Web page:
What would happen if the uncontrolled Chinese missile collided with the Earth’s airspace?



Posted on: Tuesday 4 May 2021 – 12:17 AM | Last update: Tuesday 4 May 2021 – 12:19 AM

The massive Chinese missile, while orbiting the Earth, out of control, raised questions about the implications of this sudden exit.

“Spice News” predicted that the missile could fall on the surface of the earth within the next few days. The missile body weighs 21 tons and is 100 feet long and 16 feet wide.

Journalist Andrew Jones, who covers the Chinese space program, said the rocket body will likely return to Earth at some point in the next few days.

The astronomer who tracks objects orbiting the Earth, Jonathan McCoyle, told Andrew Jones: “When a missile object falls from orbit, it may burn in the Earth’s atmosphere, but large pieces of its debris can survive the fall, and most of the planet is oceans.” It is likely that the missile pieces that have fallen will land in them, but they can still threaten populated areas by landing them in it. ”

He continued: “I think, according to current standards, that it is unacceptable to allow him to enter (the atmosphere) without control,” according to the Russian agency Sputnik.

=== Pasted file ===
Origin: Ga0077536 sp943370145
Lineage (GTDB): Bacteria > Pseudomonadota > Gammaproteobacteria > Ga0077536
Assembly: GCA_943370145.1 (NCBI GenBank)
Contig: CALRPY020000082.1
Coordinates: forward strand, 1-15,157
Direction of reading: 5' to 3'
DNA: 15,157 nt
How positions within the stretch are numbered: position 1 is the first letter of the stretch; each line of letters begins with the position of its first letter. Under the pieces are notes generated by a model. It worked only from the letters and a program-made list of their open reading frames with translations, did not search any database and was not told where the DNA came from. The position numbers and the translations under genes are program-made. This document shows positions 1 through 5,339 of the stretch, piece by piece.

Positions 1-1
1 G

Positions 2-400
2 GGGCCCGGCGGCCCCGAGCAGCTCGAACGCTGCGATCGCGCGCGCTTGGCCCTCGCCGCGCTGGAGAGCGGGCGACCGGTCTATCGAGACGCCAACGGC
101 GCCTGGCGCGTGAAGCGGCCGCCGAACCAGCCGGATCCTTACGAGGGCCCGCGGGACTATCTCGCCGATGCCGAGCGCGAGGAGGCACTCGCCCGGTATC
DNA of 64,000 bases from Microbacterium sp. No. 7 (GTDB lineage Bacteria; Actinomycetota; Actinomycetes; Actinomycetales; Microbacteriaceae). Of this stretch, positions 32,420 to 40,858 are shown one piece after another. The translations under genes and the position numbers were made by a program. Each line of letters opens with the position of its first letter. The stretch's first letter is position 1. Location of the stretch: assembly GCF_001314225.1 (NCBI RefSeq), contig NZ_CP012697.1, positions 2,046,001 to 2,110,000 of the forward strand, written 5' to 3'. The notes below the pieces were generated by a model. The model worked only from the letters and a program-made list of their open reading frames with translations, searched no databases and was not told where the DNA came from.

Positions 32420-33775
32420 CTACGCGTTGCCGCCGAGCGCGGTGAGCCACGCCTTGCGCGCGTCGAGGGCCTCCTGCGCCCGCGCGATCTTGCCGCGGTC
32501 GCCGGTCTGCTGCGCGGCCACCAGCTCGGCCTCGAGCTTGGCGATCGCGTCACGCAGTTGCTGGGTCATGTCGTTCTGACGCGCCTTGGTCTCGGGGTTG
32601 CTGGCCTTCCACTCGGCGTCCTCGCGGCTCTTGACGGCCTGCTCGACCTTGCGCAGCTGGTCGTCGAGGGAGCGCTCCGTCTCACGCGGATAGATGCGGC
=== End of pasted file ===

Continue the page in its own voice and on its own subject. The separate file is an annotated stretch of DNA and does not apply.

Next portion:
It is noteworthy that a pressure tank from a “Falcon 9” missile developed by “SpaceX” company had previously fallen on a farm in the American capital, Washington, leaving 4 inches in the ground, and no one was injured in the accident, according to what local authorities reported.

A prototype of the space station that China is building also returned to Earth uncontrollably in 2018, falling over the uninhabited South Pacific Ocean.

Last Thursday, China launched the main unit that will become the residence of a crew of three astronauts on a permanent space station that it intends to complete by the end of next year 2022.

The unit, dubbed “Tianhe”, meaning “Harmony of Heavens,” was launched on board the “Long March 5B” missile – China’s largest missile – from the Wenchang Space Launch Center on the southern island of Hainan.

The unit is one of three major components of what will become the first space station China develops to compete with the International Space Station, which is the only station currently operating in Earth orbit.

The international terminal is supported by the United States, Russia, Europe, Japan and Canada. The United States had prevented China from participating in it, according to “Reuters”.

The media quoted President Xi Jinping, in a speech congratulating the country on this achievement, as saying that Tianhe is “an important pioneering project in building a strong country in technology and in space.”

The launch of the Tianhe module is the first of 11 missions required to complete the construction of the space station, which will orbit the Earth in an orbit at an altitude of 340 to 450 km.

The remaining tasks include the launch of two other major units, four manned space ships, and four cargo space ships.


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